Alliance set to drive China gaming
Three firms to combine technology for slice of market action
An alliance between Shenzhen Domain Network, Huawei Technologies and United States-based Advanced Micro Devices (AMD) looks set to fire up China's internet gaming market.
The three companies said they will jointly support the development and marketing of a new-generation online gaming network, based on their technologies. No investment figures were given.
The online gaming market in China is forecast to grow from US$580 million last year to US$1.7 billion in 2010, according to research firm DFC Intelligence.
Online gaming carrier and software firm Shenzhen Domain Network will run the advanced network as a vehicle for its premium games, including the upcoming Huaxia2.
Hong Kong-listed Tencent Holdings, an instant messaging and internet game portal operator on the mainland, is a minority shareholder in the company.
It will adopt equipment based on the Telecommunications Standard Service Platform from network gear-maker Huawei and chip supplier AMD. The computer and networking infrastructure is designed to speed up and boost play for the large multiplayer community and casual gamers.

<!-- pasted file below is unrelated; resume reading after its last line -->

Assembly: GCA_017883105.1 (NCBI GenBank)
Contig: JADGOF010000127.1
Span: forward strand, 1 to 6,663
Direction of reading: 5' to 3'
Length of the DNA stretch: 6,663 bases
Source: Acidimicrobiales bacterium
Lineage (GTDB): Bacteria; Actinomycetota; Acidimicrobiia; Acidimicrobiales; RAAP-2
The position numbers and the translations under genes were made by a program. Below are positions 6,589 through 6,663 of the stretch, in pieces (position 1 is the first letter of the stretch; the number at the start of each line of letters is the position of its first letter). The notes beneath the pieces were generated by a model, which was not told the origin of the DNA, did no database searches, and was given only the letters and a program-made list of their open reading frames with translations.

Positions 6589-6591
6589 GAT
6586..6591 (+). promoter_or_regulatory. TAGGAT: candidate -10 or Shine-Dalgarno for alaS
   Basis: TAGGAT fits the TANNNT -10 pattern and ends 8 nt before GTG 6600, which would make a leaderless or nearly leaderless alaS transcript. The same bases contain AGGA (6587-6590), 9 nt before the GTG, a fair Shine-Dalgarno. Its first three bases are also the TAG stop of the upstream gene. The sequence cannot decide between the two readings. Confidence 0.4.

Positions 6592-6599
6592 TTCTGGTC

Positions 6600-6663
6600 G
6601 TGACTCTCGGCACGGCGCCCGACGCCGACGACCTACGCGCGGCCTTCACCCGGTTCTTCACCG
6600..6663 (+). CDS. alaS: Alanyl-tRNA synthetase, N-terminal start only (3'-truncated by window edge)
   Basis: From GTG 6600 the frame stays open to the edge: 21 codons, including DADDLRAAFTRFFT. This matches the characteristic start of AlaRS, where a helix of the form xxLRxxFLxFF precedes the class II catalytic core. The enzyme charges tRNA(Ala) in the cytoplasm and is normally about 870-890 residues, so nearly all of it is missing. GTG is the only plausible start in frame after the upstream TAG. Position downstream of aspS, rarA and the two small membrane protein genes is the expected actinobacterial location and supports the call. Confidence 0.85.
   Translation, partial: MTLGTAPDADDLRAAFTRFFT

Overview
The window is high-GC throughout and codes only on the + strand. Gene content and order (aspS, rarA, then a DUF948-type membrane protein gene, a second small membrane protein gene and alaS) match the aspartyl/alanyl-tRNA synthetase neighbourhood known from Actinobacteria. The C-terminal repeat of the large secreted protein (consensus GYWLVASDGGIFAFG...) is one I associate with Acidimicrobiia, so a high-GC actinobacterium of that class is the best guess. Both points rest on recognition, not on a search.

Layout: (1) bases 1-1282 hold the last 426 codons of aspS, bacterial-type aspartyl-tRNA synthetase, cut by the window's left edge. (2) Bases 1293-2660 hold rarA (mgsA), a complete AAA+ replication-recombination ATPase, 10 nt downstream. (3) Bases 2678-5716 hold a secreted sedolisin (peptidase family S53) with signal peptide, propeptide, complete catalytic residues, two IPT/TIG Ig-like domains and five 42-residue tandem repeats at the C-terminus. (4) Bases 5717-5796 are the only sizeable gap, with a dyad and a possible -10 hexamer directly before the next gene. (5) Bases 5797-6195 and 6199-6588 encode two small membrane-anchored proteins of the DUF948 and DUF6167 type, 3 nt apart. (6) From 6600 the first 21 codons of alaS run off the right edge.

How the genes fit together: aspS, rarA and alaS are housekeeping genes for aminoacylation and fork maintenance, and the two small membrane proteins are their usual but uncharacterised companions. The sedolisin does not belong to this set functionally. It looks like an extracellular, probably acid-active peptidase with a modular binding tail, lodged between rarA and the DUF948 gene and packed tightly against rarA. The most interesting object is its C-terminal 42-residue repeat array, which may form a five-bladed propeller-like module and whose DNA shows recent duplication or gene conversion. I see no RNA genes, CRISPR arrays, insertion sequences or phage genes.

Zhang Yan, chief executive at Shenzhen Domain Network, said: 'We will work together to make more exciting gaming experiences available for tens of thousands of our customers in China.'
Mainland-based iResearch estimated the number of online gamers in China will reach 37.31 million next year from about 29 million last year.
Shenzhen Domain Network, founded in 1997, needs to make a big splash on the Huawei and AMD-powered network.
The company's online game, Huaxia2, has taken about two years and US$8.5 million to design and develop. The firms said market tests of the game had aroused much interest from users on the mainland.
'Because the top games in China can generate as much as US$100 million a year for several years, at first glance the market looks very attractive,' said DFC Intelligence analyst Alexis Madrigal.
'However, it is clear that margins are headed down as the business matures.'